Story of the Day: bringing culture to recession-hit Portugal


While most of us wake up to snow this morning, I was thinking back to a trip to Portugal this time last year.

It was chilly out of the sun but the sky was clear, the vinho verde cheap and the first flowers of spring in bloom.

I was in Guimaraes, northern Portugal for the start of the European Capital of Culture programme. Sadly, the event was less than blooming when I visited for the Sunday Telegraph.

Recession-hit Portugal had to take a deliberately low-key approach to its moment in the cultural spotlight and I wasn’t convinced about the organisers’ ability to arrange a piss up in a port cellar.

In the end, I got the feeling the whole thing died a slow, visitor-free death. Let’s hope for better things from Marseilles this year.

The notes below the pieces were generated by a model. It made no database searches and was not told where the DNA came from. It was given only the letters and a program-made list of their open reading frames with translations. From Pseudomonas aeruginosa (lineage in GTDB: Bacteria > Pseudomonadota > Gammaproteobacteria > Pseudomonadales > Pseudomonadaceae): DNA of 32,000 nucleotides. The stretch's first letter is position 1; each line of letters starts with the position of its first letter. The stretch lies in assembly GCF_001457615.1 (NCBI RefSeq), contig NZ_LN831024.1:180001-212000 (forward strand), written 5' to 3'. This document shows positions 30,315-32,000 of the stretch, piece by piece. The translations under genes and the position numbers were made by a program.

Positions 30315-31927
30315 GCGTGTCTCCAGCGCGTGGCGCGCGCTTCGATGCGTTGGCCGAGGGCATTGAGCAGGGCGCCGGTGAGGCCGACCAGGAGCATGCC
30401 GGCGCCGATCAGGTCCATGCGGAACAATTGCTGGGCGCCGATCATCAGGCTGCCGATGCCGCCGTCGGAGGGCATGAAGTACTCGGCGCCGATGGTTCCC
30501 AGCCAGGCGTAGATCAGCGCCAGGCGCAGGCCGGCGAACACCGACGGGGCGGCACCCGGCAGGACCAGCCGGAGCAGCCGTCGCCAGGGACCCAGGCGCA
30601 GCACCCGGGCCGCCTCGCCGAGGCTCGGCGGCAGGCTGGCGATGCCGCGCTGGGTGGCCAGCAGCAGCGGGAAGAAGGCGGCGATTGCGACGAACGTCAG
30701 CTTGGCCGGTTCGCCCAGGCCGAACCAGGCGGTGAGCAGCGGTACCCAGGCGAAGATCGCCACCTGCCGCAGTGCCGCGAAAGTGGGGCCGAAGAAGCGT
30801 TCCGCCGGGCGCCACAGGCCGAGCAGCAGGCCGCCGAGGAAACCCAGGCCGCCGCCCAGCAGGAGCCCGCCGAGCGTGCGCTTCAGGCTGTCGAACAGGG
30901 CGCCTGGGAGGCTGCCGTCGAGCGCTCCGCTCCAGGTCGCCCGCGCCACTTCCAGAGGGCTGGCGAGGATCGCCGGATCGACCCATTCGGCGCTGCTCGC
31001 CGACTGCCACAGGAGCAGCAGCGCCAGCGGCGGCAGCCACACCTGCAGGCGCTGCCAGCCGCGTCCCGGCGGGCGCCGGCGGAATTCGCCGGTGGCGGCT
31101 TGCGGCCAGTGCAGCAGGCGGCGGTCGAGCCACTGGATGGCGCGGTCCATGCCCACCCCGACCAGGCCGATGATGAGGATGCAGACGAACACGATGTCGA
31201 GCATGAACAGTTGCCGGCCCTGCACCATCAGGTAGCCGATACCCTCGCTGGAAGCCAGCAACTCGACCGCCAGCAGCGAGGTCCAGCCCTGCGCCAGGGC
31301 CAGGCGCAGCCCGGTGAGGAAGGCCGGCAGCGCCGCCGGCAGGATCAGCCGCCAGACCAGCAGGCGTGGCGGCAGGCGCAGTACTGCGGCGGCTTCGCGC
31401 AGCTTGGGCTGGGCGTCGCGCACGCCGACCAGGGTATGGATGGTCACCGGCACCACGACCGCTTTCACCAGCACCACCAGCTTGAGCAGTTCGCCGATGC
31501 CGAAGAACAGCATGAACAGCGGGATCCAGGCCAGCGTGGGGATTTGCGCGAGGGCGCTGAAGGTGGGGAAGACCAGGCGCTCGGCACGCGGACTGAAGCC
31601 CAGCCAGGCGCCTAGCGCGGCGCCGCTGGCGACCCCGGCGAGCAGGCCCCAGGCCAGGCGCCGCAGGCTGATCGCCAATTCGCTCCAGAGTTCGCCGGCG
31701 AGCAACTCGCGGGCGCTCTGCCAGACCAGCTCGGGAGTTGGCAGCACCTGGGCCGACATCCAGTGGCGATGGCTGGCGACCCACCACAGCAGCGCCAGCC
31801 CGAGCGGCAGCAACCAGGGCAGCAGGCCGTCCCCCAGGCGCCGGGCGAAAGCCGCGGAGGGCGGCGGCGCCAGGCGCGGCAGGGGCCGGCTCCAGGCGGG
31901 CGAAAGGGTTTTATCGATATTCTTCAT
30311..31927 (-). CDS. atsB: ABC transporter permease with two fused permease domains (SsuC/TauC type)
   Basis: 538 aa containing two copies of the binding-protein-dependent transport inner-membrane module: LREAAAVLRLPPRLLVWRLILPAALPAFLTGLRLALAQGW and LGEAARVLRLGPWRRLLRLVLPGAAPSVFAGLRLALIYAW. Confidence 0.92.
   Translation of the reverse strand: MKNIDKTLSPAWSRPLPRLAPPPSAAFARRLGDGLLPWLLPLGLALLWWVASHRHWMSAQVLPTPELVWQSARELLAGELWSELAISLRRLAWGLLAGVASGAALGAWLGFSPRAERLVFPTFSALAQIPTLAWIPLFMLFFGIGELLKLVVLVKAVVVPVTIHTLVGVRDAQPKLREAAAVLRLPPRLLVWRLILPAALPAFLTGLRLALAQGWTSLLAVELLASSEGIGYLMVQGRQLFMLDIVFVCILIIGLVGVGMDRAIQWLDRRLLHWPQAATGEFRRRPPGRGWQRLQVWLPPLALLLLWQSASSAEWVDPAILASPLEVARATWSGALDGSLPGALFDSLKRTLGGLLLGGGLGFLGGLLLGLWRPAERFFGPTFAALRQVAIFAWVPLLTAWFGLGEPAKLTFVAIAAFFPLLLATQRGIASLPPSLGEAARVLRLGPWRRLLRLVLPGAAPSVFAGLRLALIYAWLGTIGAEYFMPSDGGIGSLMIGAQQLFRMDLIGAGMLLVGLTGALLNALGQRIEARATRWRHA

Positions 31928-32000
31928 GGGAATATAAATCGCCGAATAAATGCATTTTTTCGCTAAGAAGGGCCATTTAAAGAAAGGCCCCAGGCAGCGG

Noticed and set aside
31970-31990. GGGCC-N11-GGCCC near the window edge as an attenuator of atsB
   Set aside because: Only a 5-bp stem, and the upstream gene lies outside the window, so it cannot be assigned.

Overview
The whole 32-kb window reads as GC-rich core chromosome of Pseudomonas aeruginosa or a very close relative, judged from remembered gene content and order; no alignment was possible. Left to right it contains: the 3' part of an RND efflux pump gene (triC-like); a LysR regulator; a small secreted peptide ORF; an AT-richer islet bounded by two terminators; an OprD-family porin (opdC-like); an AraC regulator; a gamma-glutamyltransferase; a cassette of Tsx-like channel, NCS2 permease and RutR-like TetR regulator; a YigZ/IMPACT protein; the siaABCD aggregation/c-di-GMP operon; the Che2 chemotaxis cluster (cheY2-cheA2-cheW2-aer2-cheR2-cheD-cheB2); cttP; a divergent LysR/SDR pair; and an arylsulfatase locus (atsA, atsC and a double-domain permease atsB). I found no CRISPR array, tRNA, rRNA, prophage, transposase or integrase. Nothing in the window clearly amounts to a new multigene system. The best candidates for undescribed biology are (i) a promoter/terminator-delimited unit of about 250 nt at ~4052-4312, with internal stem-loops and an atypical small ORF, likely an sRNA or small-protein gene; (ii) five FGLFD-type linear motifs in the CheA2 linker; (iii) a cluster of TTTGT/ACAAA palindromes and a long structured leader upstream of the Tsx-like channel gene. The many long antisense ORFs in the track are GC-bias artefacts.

Anyway, here’s an extract:

Guimarães? You may well ask. The former industrial city in northern Portugal’s less-explored Minho region hardly trips off the tongue.

There are no direct flights from Britain, no well-trodden route similar to the Douro Valley wine trail to the east. Culturally, too, the north of Portugal is known primarily for Porto, some 37 miles (60km) south-west of Guimarães, with its imposing Serralves Museum of Contemporary Art and buzzy, after-dark street life. Guimarães is an enigma.

But for Carlos Martins, the CEO of the Guimarães 2012 Foundation, hosting a scaled-down, post-austerity event is the very thing that sets the city apart.

“We have more chance to surprise people as a small-scale city. The challenge is greater, but then so is our commitment,” says the former academic with an interest in cultural geography.

Read the full story, Europe’s Cultural Enigma.

Did you visit Guimaraes last year? Aside from the weather, was there much to enjoy?

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